Welcome to our Memorials pages, where all our beloved furbabies can be remembered with love.
These beautiful souls are all dogs which have lived as Sanctuary Dogs with K9 Crusaders. Many have been neglected, abused or mismanaged to an extent where they needed the security and stability that the kennels provide. They are all our K9 Family and have a very special place in our hearts.
Date: August 31, 2023
SOME NEVER MAKE IT HOME
…. and dear Buddy Pudding was just such a dog.
When Buddy’s owner passed away, he came to us. He was morbidly obese, so fat that he could barely stand, let alone walk (hence the addition of ‘Pudding’ to his name). His claws hadn’t been clipped, they were long and curved round and under, and the blood supply had grown down making any kind of nail trimming impossible.
Any movement was uncomfortable for Buddy, as was standing still. He clearly had some physical issues.
He was so fat that the vets couldn’t x ray or scan him to ascertain the state of his skeleton or internal organs, so a program of weight loss and gentle exercise began, to see if we could rehabilitate Buddy.
Gradually the weight came off. His claws had gone beyond being able to be trimmed safely, so I filed his claws down a tiny bit at a time, so as not to make them bleed. Buddy loved the attention, and lay quite happily being attended to.
As the weight came off, his exercise gently increased.
Xrays and scans revealed considerable spondylosis of the spine, arthritis and thickened tendons from his shoulders, causing some nerve damage. He responded well to medication for these conditions, and started to enjoy life.
He needed careful management, and each meal was hand fed to him as he simply couldn’t sustain standing still even for a minute. Thus we developed a system of me holding his dish, him having a few mouthfuls, going walkabout, then coming back for more mouthfuls and so on…. until he had finished his bowl. Buddy loved eating. His obvious pleasure showed in his face, as he noisily chomped and smacked his lips, savouring each mouthful. It was so hard to keep a straight face. Later, as the arthritis progressed, he became adept at eating from a fork so he didn’t have to bend his neck. His enjoyment of grub never wavered, nor did the noisy savouring of every mouthful.
Buddy was a big, long legged English Bull terrier, a real ‘unit’, with a huge character to match, and an even bigger ego. In Buddy’s mind he was ‘the man’, and he really was. He was supremely confident in his own skin, and it showed in every aspect of him.
He loved people, attention, sunbathing, car rides, and toys. He met other dogs politely, but took no nonsense. Other dogs here at the kennels treated Buddy with great deference and respect, and he would go along his kennel run greeting each dog, inspecting them like a general inspects his troops.
Unfortunately Buddy wasn’t able to live in a home with other dogs. Despite being neutered he relentlessly pestered females, and tried to dominate other males. He was also something of a wrecking ball on legs with teeth. Everything went into his huge mouth, snapping shut like a crocodile when he had grabbed his prize.
At Christmas we visited another potential foster home, beautifully and extravagantly decorated for the season. Buddy set about the floor standing decorations, Christmas trees and soft furnishings with glee. We left half an hour later, leaving behind a trail of dented, partly chewed and wrecked once beautiful items….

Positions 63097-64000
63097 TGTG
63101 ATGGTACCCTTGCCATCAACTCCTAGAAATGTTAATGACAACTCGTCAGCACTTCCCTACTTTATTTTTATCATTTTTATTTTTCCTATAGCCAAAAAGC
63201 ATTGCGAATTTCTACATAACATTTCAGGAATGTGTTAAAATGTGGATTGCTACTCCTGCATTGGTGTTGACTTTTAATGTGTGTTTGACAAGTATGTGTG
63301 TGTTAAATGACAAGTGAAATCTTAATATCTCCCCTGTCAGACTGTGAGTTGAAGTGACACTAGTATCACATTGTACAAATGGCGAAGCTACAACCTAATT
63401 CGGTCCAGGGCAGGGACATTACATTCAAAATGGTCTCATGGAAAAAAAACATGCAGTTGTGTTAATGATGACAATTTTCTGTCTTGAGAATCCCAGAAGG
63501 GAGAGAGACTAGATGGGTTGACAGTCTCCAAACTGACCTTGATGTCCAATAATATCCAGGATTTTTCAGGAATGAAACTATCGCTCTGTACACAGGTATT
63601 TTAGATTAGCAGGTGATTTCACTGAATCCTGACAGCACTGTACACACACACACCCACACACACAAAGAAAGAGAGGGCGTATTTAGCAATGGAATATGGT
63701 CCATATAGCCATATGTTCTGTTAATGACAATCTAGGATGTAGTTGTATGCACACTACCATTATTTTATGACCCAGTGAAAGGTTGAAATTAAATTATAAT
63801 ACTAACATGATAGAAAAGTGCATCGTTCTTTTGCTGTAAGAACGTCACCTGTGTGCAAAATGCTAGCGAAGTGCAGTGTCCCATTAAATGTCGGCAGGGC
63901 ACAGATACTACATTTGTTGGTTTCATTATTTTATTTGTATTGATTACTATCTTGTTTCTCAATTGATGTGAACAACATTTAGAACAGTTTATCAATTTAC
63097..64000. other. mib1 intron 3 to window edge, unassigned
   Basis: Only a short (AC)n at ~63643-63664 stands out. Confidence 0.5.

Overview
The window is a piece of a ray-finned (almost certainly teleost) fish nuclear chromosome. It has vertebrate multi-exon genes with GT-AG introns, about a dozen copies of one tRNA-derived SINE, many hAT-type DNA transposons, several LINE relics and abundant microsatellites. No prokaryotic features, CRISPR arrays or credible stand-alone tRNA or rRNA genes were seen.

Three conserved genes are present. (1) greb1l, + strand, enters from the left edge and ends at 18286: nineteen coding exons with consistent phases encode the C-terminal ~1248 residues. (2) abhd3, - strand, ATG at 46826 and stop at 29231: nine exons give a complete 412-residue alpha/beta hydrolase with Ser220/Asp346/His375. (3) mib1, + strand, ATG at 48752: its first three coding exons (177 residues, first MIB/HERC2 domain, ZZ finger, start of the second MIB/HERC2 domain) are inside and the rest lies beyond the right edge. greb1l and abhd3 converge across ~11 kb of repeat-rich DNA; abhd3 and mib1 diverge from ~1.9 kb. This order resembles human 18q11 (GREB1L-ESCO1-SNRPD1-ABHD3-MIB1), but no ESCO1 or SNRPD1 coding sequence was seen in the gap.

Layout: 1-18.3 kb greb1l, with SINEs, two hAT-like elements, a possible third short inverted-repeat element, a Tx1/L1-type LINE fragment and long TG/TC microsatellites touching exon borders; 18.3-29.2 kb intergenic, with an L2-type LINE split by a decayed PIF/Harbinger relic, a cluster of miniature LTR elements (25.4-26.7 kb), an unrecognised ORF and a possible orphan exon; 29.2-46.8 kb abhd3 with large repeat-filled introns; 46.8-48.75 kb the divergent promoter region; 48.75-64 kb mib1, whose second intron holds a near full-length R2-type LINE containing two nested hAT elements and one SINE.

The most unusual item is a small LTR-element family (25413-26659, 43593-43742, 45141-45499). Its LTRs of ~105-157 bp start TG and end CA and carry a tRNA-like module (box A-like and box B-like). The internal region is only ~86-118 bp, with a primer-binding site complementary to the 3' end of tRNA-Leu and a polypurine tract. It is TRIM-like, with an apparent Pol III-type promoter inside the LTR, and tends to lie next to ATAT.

Here at the kennels we all learned to keep soft toys and any type of ball out of Buddy’s reach. He was obsessed with balls, and would go into a chewing trance with them, and when they were softened to a mush beyond recognition, he tried to swallow them. We learned our lesson very early on, and Buddy thankfully never got another opportunity after that first time.
Latterly Buddy was diagnosed with a heart condition, a baggy left ventricle, so his heart wasn’t beating and pumping as it should. He went onto yet more medication. Despite each meal being a pretty equal mix of food and medication, Buddy noisily scoffed and chomped his way through the lot. Pills, capsules, powders and potions, he wasn’t bothered. He ate the lot with gusto.
With Buddy’s mechanical disabilities, and now his heart condition, his management became even more intense. It was evident he now needed a carer rather than an ‘owner’, but still we hoped that there would be someone out there for him.
We knew he was an old boy. We knew he had a dicky ticker. But it was still a shock when he wasn’t waiting for his breakfast on Tuesday morning. As I walked into his kennel to investigate, I knew. Buddy was never, ever late for food. I found him lying peacefully on his sea of soft comfy bedding, having slipped away in his sleep. He no longer had need of food or meds. He was gone.
The vet pointed out it was a ‘good way to go’, and he wouldn’t have known anything. I know he didn’t suffer. But I never got to say goodbye. He was fine the night before, ate and enjoyed his tea, had all his meds, we went round the field together for last wees before bed, him searching the area hopefully for an overlooked tennis ball, like he always did. Nothing untoward.
Mister Buddy Pudding, you have taken a very large chunk of my heart with you, you old monkey. And he really was a monkey. Couldn’t turn your back for a minute. He’s going to keep the angels on their toes.
Tomorrow is never promised, but oh, it’s so, so hard.
Goodnight, precious boy. You were loved and adored. It’s so empty without you.